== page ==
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May 27, 2024

Newborn Health 101: Understanding and Navigating 19 Common Conditions in Newborns

Are you a new parent? We totally understand what you are going through. Every day is a new challenge with new issues to deal with. Navigating the maze of new parenthood can be difficult. There are so many questions, whose answers you may be looking for.

In this article, we have attempted to summarise the major health issues any infant faces with the hope of making it easier for new parents. Read on to get a basic understanding of your child’s health and how to deal as a first responder, before you take your baby to the paediatrician.


Let’s start with the very basics – crying. Crying is the most natural way babies respond when they need anything. If your baby is crying, try changing the nappy, feeding the baby, stroking the baby, cuddling, giving a bath or massage, holding the baby in your arms and swaying the hands or rocking the cradle. However, if the crying won’t stop, consult a paediatrician for more help.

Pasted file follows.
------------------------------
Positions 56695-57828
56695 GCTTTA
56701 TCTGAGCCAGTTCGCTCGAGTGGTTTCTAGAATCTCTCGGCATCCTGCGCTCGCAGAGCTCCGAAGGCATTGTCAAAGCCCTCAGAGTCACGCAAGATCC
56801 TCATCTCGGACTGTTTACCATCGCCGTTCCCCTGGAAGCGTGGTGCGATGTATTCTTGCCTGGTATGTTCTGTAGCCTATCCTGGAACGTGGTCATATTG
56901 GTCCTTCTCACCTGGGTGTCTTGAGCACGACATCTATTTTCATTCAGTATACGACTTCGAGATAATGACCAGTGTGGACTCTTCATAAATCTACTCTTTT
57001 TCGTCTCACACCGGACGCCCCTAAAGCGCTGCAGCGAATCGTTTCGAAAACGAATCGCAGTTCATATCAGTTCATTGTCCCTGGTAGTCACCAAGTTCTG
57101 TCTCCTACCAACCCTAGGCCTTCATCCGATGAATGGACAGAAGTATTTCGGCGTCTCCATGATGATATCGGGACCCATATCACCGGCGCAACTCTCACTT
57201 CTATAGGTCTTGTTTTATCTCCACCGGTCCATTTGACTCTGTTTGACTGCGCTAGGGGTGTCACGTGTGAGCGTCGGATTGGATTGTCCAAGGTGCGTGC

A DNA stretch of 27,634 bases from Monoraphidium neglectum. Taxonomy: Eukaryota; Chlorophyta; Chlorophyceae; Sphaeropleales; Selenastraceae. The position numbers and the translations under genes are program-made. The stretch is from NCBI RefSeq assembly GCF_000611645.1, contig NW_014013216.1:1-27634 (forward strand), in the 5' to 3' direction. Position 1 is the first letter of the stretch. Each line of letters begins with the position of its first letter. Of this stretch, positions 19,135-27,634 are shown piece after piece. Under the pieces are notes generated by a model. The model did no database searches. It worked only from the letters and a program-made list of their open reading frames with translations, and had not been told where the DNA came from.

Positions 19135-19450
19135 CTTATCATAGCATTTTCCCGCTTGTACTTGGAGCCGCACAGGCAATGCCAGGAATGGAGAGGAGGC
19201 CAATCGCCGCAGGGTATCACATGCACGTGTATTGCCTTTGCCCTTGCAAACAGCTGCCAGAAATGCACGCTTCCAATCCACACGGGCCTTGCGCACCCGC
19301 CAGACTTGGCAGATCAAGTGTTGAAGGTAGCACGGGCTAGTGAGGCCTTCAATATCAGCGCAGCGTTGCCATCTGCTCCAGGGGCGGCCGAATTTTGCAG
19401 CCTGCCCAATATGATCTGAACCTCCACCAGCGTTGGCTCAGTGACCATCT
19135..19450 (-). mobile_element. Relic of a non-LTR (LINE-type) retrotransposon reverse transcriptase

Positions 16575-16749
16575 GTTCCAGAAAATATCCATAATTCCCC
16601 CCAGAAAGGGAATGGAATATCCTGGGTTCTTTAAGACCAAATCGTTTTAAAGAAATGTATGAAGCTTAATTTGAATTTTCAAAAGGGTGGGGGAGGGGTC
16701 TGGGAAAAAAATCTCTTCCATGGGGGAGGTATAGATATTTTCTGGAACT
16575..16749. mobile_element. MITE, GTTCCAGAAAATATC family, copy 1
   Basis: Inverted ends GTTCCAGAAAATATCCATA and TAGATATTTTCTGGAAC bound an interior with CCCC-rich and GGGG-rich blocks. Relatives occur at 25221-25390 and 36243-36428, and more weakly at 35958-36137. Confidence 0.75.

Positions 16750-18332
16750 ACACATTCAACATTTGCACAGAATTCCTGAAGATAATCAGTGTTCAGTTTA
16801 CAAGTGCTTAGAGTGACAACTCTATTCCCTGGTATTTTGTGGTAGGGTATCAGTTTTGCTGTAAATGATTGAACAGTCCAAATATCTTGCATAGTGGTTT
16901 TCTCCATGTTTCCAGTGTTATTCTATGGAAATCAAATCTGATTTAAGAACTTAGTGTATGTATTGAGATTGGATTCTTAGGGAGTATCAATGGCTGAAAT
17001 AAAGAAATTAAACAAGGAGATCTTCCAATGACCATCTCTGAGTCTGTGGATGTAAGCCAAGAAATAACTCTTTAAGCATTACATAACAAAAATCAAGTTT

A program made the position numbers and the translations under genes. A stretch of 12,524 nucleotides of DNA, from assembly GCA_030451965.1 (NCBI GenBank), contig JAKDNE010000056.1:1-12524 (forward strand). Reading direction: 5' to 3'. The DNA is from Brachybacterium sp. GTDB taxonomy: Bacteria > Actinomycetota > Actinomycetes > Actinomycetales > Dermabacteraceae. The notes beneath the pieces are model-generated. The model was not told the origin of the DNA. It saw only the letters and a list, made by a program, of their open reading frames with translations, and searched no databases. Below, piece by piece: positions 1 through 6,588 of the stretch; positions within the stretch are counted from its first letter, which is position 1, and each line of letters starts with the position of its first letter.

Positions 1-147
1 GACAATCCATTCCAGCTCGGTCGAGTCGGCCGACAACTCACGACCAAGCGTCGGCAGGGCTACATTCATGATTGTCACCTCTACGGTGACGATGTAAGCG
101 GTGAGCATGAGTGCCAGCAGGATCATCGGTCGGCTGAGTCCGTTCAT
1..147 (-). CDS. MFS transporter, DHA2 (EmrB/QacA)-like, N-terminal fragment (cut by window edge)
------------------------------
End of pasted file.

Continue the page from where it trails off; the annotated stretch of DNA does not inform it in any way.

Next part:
Noisy Breathing

Newborns breathe through their noses, not their mouths. However, a baby’s nose is a small air passage. Hence even a little mucus can make the passage smaller, leading to noise during breathing. This is a normal phenomenon, so no need to panic. However, if the noise is severe and persistent, consult a doctor.


Sometimes, during a feed, the mother’s milk can be released too fast, causing the baby to cough. As the baby gets used to this process, the coughing will go away. However, if your infant continues to cough, consulting a paediatrician is suggested, to ensure there’s no issue with the baby’s lungs or the digestive system.

Irregularities in bowel movements

The hospital staff will monitor your baby’s first urination and bowel movement after birth to ensure there are no irregularities. The first one or two bowel movements can be dark green or black and very slimy. This is known as meconium, a substance that remains in the infants’ intestines when they are born. The meconium has to pass within the first 48 hours of a child’s birth. However, if it doesn’t the doctor may conduct investigations to ensure there are no problems with the lower bowel.